Lamb Production

Victorian sheep and goat EID transition package to be released next week

Terry Sim October 14, 2016
VFF Livestock Group president Leonard Vallance

VFF Livestock Group president Leonard Vallance

VICTORIAN sheep and goat producers will know early next week how the electronic identification system for sheep and goats will be implemented and funded in the state.

In an invitation-only event on a Central Victorian farm next Monday, the government will outline the transition package for the plan to ensure all sheep and goats born in the state after January 1, 2017 are tagged with an electronic identification tag before being dispatched to a saleyard, abattoir or another property.

After July 1, 2017, all saleyards, abattoirs and knackeries will be required to scan electronic tags of sheep and goats and upload the information to the National Livestock Identification System (NLIS) database. Click here to get Sheep Central story links sent to your email inbox.

Despite wide state and national industry opposition to the Victorian Government’s decision, Victorian Farmers Federation Livestock Group president Leonard Vallance today said it would take five years for the sheep and goat EID system in Victoria to work, but the VFF had negotiated a “realistic” compliance rate for 2017.

“It will take five years to get the tags in all of the sheep and to get all of the equipment functioning and working properly.

“By the end of 2017, they’ve got to have 60 percent of the tags that were put in in 2017, read,” he said.

“That’s our figure, that’s what we wanted and that’s what we reckon is achievable.”

Mr Vallance said not many lambs will be born this season in the first half of 2017 and sold. The VFF did not want farmers to have to re-tag sheep with electronic tags.

“We’ve managed to keep everyone away from that.”

Mr Vallance said the VFF Livestock Group had managed to keep the cost of EID implementation down to sheep farmers and made it as simple as possible and with as much assistance as possible for the abattoirs and the saleyards.

“We were pushing pretty hard yesterday – we are still committed to the five year plan.”

But he said the biggest issue facing the government is knowing the number of lambs that would be born in the state next year.

“Tell me how many lambs are going to be marked in Victoria and see how far the money is going to go?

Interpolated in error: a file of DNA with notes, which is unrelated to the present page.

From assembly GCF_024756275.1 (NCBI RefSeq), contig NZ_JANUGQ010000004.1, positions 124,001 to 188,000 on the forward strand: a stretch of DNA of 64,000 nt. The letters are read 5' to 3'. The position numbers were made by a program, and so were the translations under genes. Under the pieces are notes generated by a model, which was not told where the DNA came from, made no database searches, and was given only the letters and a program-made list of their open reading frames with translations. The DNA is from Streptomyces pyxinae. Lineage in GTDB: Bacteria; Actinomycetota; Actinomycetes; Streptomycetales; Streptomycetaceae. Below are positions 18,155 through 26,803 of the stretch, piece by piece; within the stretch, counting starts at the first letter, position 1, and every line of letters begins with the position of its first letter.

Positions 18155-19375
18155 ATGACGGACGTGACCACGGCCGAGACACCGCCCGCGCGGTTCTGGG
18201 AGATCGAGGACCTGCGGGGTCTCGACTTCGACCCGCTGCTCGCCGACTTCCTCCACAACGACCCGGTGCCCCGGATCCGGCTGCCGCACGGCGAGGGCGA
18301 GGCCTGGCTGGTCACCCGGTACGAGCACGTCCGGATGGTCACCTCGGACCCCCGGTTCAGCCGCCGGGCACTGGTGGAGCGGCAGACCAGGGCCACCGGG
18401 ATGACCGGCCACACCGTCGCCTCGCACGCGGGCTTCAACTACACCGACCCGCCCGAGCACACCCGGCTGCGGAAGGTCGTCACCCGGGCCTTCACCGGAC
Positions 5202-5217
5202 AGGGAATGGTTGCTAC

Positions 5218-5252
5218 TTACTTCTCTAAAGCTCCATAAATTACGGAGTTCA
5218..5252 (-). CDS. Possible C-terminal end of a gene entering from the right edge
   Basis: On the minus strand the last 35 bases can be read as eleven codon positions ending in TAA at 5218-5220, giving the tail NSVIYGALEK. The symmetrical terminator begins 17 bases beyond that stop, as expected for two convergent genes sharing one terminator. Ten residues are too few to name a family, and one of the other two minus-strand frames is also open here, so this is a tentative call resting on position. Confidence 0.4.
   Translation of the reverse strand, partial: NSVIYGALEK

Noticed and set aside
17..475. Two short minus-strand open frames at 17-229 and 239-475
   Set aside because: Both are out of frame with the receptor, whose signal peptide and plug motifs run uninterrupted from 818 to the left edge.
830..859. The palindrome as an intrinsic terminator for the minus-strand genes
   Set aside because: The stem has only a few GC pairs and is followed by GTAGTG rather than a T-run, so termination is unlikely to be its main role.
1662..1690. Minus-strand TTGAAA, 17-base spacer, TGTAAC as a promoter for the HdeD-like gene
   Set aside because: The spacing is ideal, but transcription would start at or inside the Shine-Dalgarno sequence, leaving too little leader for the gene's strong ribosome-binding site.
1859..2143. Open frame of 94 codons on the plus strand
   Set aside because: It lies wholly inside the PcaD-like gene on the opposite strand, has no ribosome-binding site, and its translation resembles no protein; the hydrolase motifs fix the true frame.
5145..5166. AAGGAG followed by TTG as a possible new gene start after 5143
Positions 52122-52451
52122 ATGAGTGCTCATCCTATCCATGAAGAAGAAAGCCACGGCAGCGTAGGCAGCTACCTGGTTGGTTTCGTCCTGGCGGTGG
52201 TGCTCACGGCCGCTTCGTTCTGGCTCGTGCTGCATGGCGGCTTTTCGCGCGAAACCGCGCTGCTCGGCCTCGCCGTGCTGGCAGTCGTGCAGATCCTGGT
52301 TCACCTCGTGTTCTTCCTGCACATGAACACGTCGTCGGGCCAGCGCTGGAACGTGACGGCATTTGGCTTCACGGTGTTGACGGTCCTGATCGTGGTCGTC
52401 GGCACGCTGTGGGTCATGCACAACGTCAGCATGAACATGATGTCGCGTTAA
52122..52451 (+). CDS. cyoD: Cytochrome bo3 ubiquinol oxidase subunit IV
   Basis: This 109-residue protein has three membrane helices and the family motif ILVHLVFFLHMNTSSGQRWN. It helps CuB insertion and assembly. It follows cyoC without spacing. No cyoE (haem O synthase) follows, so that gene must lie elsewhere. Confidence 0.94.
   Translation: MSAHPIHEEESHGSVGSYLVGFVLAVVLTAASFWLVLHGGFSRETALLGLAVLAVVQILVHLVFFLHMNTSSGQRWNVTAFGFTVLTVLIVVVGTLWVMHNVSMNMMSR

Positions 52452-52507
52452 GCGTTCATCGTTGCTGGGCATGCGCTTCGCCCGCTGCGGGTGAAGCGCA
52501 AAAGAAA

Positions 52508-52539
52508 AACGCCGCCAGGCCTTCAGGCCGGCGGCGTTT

“If there is a 30pc increase in the number of lambs dropped that blows the budget, doesn’t it?” he said.

However, Mr Vallance was confident the government had a plan to ensure the VFF’s requirement for ‘cost neutral’ tags to be available to producers would be met, despite subsidised electronic tags from Agriculture Victoria’s online service selling for 77-150 cents.

“They average the price in all their budgets and they’ve subsidised the price down to the average price; that’s how they’ve worked it.

“At the moment there are estimates that there will between 6-12 million lambs marked in Victoria next year – that’s a big spread – but they’ve gone to the other end where it (the budget) can’t be broken; they’ve gone very conservative on that,” he said.

“There are six million lambs that may or may not be tagged.”

Mr Vallance said the government had told him it was not known how many sheep tags were sold in Victoria last year because they were sold through various outlets and “no-one really knows where they went.”

“No-one knows what the lamb drop was this year.”

Funding to come from port lease

Mr Vallance believed the funding for the transition package would come from the lease of the Port of Melbourne, including enough money to update saleyard infrastructure. He did not see any need to delay the EID implementation or hold a trial in a saleyard as proposed by saleyard operators, agents and national producer groups.

“Most of the farmers I have talked to are pretty relaxed about.

“It’s the saleyard operators who have got to get things organised,” he said,

“But the flipside of that is, is that this is a great opportunity for saleyard operators to get to get capital input into saleyards and improve them.

“Get the drainage right, get the truck flows right, put them undercover and modernise things so that they are ready to go,” Mr Vallance said.

“The government is committed to this, so they have got to assist with infrastructure and planning.

“They’ve got to take the positive line and say well here is an opportunity, rather than a distraction, let’s get on and make this thing work for us.”

Mr Vallance said the main reason to bring in EID for sheep and goats in Victoria was bring into line with the EID-tag based National Livestock Identification System for cattle.

“The sheep industry is just catching up with the cattle industry.”

Mr Vallance said criticism of the Victorian decision as inconsistent with the current NLIS system was undermined by Western Australia’s state requirement for transaction tags.

“There is not nationally consistent system now, it’s all over the place; it’s a dog’s breakfast.

“In two years’ everybody will say ‘what was all the fuss about’?”


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